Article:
The Stink on Skunk Cabbage

By GSWA Education Associate, Dan Ross

After a cold and seemingly endless winter, spring has finally arrived, and with it the plants and trees are beginning to bud up and leaf out. Early spring emergents like trout lily and snow drops are poking their heads out of the ground, while daffodils and forsythia are starting to bloom in gardens and along hillsides, heralding a change of season.

If you haven’t done so already, I urge you to get out and explore the many marshy trails of the Great Swamp and take in all the beauty the area has to offer. As you make your way along the network of boardwalk planks, pausing briefly to appreciate the ballad of the returning song birds and admire the peculiar habits of worm foraging robins, you may notice a small purple and green bulb-like flower emerging from the dark swampy soil in large numbers.

This, of course, is Symplocarpus foetidus, or the eastern skunk cabbage – which will eventually leaf out and assume its familiar cabbage-like foliage for which is gets its namesake. The slightly less enthralling side of its common name is where we will now turn out attention, its pungent odor! You may have noticed that when the foliage of the skunk cabbage is bruised or broken it releases an unpleasant skunky smell. While this odiferous quality is certainly repulsive to humans, it may also serve to discourage deer browse.

It is speculated that in the same way that the sweet fragrant scent of certain flowers may attract birds and bees, the foul smell of the skunk cabbage may be a mechanism for attracting its primary pollinators; flies, stoneflies, and bees, which are also emerging at this time. But that’s not the only trick that skunk cabbage has in its arsenal! You may have noticed that skunk cabbage emerges very early in the spring and can come right up through the snow with ease. This is because skunk cabbage is one of only a few plants that undergoes a process called thermogenesis, a metabolic process that yields heat!

The plant’s metabolism converts nutrients into useful energy, which in turn gives off heat, causing the surrounding snow to melt. Thermogenesis can produce temperatures between 27ºF and 63ºF higher than the ambient air temperature. It is also believed that this heat helps to spread the plant’s foul scent, attracting more potential pollinators.

If you aren’t impressed by this seemingly mundane swamp plant yet, consider yet another survival strategy that the plant utilizes. Unlike most plants, which grow upwards towards the sky by sending a shoot up from their roots and branching out, the skunk cabbage has what is known as a contractile root system. These roots actually pull the skunk cabbage downward and entrench the plant even deeper into the soil. As you might imagine, this trait makes skunk cabbage nearly impossible to pull out of the ground, increasingly more so as the plant grows and becomes further imbedded. As the plant ages, its lower leaves get pulled beneath the ground and new ones emerge. So if you are ever curious about how old a skunk cabbage may be, one way to find out is to start digging!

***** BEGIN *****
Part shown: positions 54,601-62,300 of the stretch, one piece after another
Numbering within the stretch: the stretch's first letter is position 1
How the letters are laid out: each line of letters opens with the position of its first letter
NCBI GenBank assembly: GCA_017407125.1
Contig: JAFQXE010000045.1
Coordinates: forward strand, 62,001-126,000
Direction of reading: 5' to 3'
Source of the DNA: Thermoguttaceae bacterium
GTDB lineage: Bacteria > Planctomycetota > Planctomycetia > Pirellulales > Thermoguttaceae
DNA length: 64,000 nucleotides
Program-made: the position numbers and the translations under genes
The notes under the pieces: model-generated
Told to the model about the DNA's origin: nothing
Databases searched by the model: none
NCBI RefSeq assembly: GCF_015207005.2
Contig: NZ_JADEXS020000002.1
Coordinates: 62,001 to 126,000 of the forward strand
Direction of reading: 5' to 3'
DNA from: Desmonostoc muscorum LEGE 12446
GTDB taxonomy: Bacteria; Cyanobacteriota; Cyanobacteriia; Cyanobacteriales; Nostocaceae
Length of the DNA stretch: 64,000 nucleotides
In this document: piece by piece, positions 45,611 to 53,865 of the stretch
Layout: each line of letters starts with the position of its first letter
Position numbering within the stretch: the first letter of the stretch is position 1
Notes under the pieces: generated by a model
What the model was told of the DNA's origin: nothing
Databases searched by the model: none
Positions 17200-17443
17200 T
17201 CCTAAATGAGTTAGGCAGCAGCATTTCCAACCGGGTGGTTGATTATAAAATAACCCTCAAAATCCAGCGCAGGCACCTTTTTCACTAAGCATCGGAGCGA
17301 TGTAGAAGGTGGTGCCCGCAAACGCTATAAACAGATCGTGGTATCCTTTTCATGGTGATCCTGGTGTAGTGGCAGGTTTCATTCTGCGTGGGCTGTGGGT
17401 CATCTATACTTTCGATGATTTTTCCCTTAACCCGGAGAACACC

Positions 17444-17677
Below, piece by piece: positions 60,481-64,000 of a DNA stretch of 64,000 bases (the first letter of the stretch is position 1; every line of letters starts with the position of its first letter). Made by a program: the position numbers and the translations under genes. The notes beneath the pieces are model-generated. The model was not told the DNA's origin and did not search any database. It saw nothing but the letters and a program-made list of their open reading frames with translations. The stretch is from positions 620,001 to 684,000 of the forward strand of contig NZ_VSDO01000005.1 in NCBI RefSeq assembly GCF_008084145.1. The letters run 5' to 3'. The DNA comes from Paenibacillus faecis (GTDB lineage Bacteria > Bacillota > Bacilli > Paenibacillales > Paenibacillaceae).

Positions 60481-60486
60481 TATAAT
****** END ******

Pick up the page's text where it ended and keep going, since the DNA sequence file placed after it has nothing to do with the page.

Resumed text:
The next time you are out wandering the trails in early spring; breathe in the fresh air, appreciate the warm rays of sunshine on your cheeks, and take some time to admire this small inconspicuous wetland plant – just make sure not to trample or disturb it’s foliage in the process or you may be left holding your nose!


Comments

The Stink on Skunk Cabbage — 2 Comments

  1. Thanks for a great newsletter. Lots of interesting, important info. We will be attending the Breakfast Briefing on 4/5. My question is: where do wasps and hornets fit in? Do they pollinate? How should their nests/hives be removed or relocated if they are near the house where the children play? We don’t want to spray them with poison.

  2. Hi Arlene,
    Thank you for your interest in the newsletter and the breakfast briefing. The short answer to your question is that while wasps and hornets don’t necessarily pollinate flowers, they can still be beneficial by preying on insects and other pests that might otherwise cause damage to your garden. I found this article fairly helpful in explaining some useful tips on how to manage wasps and hornets without the use of chemicals and poisons, however I should suggest that pest management is usually best left to professionals. I hope this helps, and look forward to hearing from you in the future!

    This is the site from Gardener’s Supply Website:
    http://www.gardeners.com/how-to/yellow-jackets/7700.html

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